After all, you’re the one who will know when your books are sold at shops or through Wheelers, and your email is a sales advertisement not a customer query.

Since there are more and more self-published books every year, the Library receives more and more emails. It might take a few weeks to look at them and make a decision.

If you really need to know so that you can sign up for the Public Lending Right Scheme, you can always check the Library’s catalogue any time.

Listing your self-published book with Wheelers

Wheelers is a library supply company that is used by many public and school libraries in Aotearoa to purchase stock. You can list your book with them by filling in the form on this page.

They will do all the work of cataloguing, processing, invoicing libraries, etc. for you, and take a percentage of the sale price.

Why would you do this? Most public libraries have fewer backroom staff these days, and with hundreds of new books being added every year, there’s simply no time for librarians to individually buy every book from separate vendors, then create a complete catalogue record for them and process them (add protective covers and strengthening tapes). This is why the Library has a few dedicated suppliers who do a lot of that work.

Since all the backroom work must be done for every single title, it’s conceivable that even a donated book could cost the library more money than one purchased from a library supply company. (Which is one of the reasons we do not accept donations.)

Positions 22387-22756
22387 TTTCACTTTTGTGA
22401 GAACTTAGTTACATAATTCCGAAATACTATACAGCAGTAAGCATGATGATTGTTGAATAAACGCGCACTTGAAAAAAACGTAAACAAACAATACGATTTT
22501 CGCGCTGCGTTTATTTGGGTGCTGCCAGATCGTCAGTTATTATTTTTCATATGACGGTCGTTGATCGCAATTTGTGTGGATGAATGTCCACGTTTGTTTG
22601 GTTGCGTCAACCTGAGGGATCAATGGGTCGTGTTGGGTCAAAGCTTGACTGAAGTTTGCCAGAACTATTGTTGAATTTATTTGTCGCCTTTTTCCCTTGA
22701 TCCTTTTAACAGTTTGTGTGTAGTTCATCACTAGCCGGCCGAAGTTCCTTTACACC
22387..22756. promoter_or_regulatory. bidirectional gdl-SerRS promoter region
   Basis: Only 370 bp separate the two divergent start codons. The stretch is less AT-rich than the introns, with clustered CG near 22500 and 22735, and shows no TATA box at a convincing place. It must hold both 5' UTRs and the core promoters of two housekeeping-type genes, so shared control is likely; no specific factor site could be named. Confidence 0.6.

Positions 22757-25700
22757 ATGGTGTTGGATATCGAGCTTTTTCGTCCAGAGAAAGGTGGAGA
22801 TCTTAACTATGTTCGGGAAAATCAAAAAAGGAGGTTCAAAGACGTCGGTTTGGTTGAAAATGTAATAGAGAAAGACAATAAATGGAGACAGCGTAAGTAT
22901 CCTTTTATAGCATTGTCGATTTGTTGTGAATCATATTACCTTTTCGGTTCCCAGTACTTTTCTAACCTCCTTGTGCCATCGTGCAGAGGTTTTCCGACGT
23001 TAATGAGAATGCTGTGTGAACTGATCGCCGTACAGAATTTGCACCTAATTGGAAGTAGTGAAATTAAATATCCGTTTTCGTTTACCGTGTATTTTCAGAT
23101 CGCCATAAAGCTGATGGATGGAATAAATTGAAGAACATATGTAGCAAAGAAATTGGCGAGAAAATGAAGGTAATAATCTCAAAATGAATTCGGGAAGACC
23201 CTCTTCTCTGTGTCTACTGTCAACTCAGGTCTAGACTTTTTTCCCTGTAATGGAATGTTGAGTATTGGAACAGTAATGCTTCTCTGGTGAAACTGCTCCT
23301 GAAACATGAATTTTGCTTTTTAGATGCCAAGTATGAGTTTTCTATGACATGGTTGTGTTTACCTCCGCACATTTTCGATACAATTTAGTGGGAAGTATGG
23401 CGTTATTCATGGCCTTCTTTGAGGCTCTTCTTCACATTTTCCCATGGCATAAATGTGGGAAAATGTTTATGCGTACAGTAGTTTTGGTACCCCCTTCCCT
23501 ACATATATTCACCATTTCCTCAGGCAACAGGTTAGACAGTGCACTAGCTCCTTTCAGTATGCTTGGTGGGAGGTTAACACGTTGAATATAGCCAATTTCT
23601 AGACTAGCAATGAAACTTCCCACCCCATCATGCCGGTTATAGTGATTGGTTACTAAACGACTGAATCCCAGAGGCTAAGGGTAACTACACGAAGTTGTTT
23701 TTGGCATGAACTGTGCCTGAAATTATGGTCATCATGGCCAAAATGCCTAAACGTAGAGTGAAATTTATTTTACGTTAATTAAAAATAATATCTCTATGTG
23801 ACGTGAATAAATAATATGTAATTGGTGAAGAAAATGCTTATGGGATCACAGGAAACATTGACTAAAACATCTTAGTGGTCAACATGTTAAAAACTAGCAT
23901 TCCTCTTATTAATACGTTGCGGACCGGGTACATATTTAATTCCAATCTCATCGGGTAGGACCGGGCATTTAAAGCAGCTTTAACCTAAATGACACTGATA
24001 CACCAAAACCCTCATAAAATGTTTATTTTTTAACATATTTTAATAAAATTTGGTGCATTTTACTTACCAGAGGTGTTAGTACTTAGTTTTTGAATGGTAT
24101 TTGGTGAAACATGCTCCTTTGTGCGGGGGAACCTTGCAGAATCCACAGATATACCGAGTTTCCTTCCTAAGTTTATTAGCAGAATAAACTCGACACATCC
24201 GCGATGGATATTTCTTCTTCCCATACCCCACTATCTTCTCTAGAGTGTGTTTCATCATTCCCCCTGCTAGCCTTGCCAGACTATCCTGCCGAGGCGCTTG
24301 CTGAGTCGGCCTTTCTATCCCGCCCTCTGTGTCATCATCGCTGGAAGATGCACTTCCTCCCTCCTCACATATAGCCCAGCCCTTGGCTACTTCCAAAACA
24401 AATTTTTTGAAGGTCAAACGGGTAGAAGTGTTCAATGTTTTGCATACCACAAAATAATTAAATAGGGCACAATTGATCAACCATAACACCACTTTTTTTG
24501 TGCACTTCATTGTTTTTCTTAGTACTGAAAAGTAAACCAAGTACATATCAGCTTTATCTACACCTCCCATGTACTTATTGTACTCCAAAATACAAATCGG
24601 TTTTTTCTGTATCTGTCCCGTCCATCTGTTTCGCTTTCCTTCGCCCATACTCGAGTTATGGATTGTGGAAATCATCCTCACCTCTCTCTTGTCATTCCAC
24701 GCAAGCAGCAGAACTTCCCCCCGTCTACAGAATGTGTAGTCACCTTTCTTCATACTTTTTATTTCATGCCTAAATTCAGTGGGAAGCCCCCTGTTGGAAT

Note: cheapest price is not the only consideration for libraries — supporting local authors is part of our mission! But to support local authors best, we want to see their books available in libraries all over the country, and using a library supply company is the best way to do that. If you do get your books into several NZ libraries, remember to register for the Public Lending Right scheme!

Not every library uses Wheelers, but many do. If you have a specific library you want to ask to buy your book, it’s best to contact them directly. Please see the related article ‘Does my self-published book fit in the Library’s collection?

If you’re a self-published author in the Manawatū and are having problems listing your book with Wheelers, please get in touch and we’ll see if we can help!

‘Versions’ writing project

Every year the City Library gives you the opportunity to get published!

We give you a writing prompt to get you started. Let it take you wherever it will!

Submit your finished short story, poem, play script, or song, and we’ll publish it.

Maybe you’ve never written but want to give it a try, or maybe you’ve already done a lot of writing but want something quick and fun to do. Versions is for everyone!

We’re all about celebrating the abundance of creative talent here in the Manawatū.

Keep your eye on our What’s On page for the prompt announcement each year, or contact us to learn more.

Audiobook review: ‘Tim and Tigon’ by Tim Cope

One of our wonderful Awapuni Library volunteers submitted this review.

Tim Cope, a young Australian adventurer, had a childhood dream: to replicate the journey of Genghis Khan from Mongolia to Hungary, a distance of 10,000 kilometres. With extremely limited experience in horse riding and planning the best he could he began his ride, a journey that would take him 3 years to complete. Not long into his trip he met a dog called Tigon and despite efforts to return him to his home Tigon made it clear he was coming along. Together they endured searing heat, freezing cold and long, lonely nights when wolves circled their camp. Through it all, the wild beauty of the landscape and the warm hospitality of the people they encountered, encouraged them to persevere. Few of us will go on such a wild adventure so it was a pleasure to ride with Tim and Tigon on their long journey.  This is the story of an old style adventure and of a very special friendship. It is well worth reading. 

Tim and Tigon’ is available as a book on CD, and as an e-audiobook on Borrowbox.